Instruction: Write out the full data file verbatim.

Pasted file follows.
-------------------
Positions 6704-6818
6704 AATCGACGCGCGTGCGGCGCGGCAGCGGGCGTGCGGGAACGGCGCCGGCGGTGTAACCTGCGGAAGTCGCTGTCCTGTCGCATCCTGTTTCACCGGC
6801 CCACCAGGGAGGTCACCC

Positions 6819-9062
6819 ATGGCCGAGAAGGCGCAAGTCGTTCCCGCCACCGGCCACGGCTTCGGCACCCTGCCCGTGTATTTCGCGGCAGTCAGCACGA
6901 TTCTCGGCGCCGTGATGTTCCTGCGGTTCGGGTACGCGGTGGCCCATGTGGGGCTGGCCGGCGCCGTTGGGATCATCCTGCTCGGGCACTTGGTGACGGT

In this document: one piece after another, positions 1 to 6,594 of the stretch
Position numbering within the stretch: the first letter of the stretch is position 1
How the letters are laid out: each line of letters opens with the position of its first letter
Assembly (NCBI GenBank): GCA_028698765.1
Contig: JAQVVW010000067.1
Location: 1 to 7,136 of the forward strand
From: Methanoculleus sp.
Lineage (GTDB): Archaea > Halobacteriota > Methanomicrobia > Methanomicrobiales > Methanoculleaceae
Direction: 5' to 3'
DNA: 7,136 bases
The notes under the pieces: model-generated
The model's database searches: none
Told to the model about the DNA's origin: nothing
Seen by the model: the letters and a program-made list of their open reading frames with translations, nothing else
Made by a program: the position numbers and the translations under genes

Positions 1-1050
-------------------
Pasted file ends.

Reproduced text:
Positions 6704-6818
6704 AATCGACGCGCGTGCGGCGCGGCAGCGGGCGTGCGGGAACGGCGCCGGCGGTGTAACCTGCGGAAGTCGCTGTCCTGTCGCATCCTGTTTCACCGGC
6801 CCACCAGGGAGGTCACCC

Positions 6819-9062
6819 ATGGCCGAGAAGGCGCAAGTCGTTCCCGCCACCGGCCACGGCTTCGGCACCCTGCCCGTGTATTTCGCGGCAGTCAGCACGA
6901 TTCTCGGCGCCGTGATGTTCCTGCGGTTCGGGTACGCGGTGGCCCATGTGGGGCTGGCCGGCGCCGTTGGGATCATCCTGCTCGGGCACTTGGTGACGGT

In this document: one piece after another, positions 1 to 6,594 of the stretch
Position numbering within the stretch: the first letter of the stretch is position 1
How the letters are laid out: each line of letters opens with the position of its first letter
Assembly (NCBI GenBank): GCA_028698765.1
Contig: JAQVVW010000067.1
Location: 1 to 7,136 of the forward strand
From: Methanoculleus sp.
Lineage (GTDB): Archaea > Halobacteriota > Methanomicrobia > Methanomicrobiales > Methanoculleaceae
Direction: 5' to 3'
DNA: 7,136 bases
The notes under the pieces: model-generated
The model's database searches: none
Told to the model about the DNA's origin: nothing
Seen by the model: the letters and a program-made list of their open reading frames with translations, nothing else
Made by a program: the position numbers and the translations under genes

Positions 1-1050